Not far from Buenos Aires are a number of estancias (ranches) where you can experience the life of a gaucho.

Gauchos are essentially Argentine cowboys, and on a day trip you can learn how to ride a horse, enjoy an asado (barbecue) and some local wine, or simply relax. If you don’t have a car to get out to an estancia, this tour and this tour both look like a lot of fun!

If you’ve got a night or two, you can even stay at an estancia. We loved doing this – you’re so close to the city but it’s so peaceful out in the countryside. Here are a few of the best estancias near Buenos Aires.

7. Visit the Casa Rosada

The Casa Rosada is Argentina's White House and you can visit it on a guided tour

Argentina’s version of the White House is in fact pink. It’s located in the Plaza de Mayo, a square that’s a great place to wander through when you first arrive in Buenos Aires.

The Casa Rosada now offers public tours, so you can go inside to see the luxe interiors and stand on the balcony from where Evita addressed her adoring fans below. Tours are only offered on weekends, with tours in English on Saturdays at 12.30pm. You’ll need to book online in advance (warning: their website is SUPER buggy and slow).

Address: Balcarce 50, book a tour online

8. Indulge your sweet tooth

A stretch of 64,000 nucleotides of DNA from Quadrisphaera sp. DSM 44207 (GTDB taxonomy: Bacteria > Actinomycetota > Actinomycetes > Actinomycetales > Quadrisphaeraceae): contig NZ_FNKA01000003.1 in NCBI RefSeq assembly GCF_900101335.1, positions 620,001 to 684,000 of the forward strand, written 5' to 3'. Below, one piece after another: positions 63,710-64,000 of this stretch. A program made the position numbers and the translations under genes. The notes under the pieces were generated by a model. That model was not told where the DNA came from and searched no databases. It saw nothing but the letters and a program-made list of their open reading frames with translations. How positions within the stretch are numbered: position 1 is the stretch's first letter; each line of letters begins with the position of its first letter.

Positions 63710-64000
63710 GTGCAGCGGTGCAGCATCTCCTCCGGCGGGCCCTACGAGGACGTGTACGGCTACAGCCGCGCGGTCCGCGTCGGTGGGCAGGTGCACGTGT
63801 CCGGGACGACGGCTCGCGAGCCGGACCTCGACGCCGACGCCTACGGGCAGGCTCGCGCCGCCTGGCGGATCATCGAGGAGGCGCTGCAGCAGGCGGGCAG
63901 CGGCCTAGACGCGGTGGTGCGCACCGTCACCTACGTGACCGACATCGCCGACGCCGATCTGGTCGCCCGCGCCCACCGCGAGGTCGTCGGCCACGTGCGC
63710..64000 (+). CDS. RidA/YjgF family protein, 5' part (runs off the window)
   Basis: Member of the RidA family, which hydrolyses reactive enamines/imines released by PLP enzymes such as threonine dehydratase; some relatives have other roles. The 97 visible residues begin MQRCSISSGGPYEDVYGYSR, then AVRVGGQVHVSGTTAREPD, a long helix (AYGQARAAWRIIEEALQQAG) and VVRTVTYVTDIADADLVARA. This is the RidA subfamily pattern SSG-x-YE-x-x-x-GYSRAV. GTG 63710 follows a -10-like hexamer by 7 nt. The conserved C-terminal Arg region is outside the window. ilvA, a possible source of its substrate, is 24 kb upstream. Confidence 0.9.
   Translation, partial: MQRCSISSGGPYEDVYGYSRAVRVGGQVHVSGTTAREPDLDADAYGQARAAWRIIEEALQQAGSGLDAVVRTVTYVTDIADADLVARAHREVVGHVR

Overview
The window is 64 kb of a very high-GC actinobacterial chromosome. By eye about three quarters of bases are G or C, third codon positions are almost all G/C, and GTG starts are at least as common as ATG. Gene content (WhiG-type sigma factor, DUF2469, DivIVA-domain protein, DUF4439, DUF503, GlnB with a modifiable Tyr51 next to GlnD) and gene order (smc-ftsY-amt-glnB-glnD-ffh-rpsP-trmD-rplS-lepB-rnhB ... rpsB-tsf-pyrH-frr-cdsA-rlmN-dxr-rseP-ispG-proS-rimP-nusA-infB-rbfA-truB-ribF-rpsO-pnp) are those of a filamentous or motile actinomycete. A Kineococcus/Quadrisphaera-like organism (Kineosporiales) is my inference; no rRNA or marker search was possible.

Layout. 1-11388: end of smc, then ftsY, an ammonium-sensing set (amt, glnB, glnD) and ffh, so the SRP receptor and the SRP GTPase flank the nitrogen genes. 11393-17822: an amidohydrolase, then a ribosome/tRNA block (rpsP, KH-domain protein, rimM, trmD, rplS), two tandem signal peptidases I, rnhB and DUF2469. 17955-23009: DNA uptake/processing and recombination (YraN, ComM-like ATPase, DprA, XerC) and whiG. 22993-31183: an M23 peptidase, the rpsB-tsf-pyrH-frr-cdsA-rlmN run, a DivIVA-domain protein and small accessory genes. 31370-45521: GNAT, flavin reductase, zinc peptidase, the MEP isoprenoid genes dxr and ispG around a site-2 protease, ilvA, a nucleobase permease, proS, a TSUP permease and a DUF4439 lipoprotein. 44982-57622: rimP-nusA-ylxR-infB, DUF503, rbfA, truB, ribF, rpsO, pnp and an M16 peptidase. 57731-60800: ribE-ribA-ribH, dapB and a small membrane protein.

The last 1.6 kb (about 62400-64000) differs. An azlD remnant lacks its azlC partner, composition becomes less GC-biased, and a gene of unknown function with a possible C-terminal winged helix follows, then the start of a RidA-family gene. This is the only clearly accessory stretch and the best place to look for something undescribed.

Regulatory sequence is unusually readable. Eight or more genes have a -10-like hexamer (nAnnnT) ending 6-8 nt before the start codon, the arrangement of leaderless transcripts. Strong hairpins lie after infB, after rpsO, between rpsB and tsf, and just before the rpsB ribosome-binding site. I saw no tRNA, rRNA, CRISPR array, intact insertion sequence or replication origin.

No country does sweet stuff like the Argentines do. I think I’ve had about five fillings since I left Argentina. No joke. This is one cavity-inducing country.

Start with dulce de leche, a creamy caramel sauce that we used to eat with a spoon out of a jar. It’s also usually stuffed into other desserts or treats, including alfajores, cookies that are sandwiched together with dulce de leche and then often dunked in chocolate.

Facturas in Argentina can either refer to invoices and bills, or a range of delicious pastries (I prefer the latter). One of the most famous factura is the medialuna, a croissant-like pastry that’s shaped like a half moon. Most Argentines will start the day with one or two of these with their morning coffee.

With a strong Italian heritage, ice cream is also something that’s done really well in Argentina. Rich and creamy, there are ice cream shops to be found almost on every street block. My favourite ice cream shop in Buenos Aires is Rapa Nui (multiple locations around the city), while Freddo is a chain store that even delivers ice cream to your door.

9. Visit secret cocktail bars

Floreria Atlantico is one of the most popular bars in Buenos Aires

Along with secret restaurants (see the section on puerta cerradas later on), you’ll find plenty of hidden bars around Buenos Aires. While hidden, they’re no longer so secret, as locals and visitors alike have caught wind of this trend.

A few speakeasies in Buenos Aires you should check out are:

  • Frank’s (Arévalo 1445) – you’ll need a password to get into this bar (which you enter through a phone booth!).
  • Florería Atlántico (Arroyó 872) – probably the most popular speakeasy in Buenos Aires, this bar is below a gorgeous florist in the Retiro barrio. You enter the bar through a giant refrigerator door.
  • Harrison Speakeasy (at the back of Malabia 1764) – the only way to get into this bar is to eat at Nicky NY Sushi. When you get your bill, ask the waiter for access details.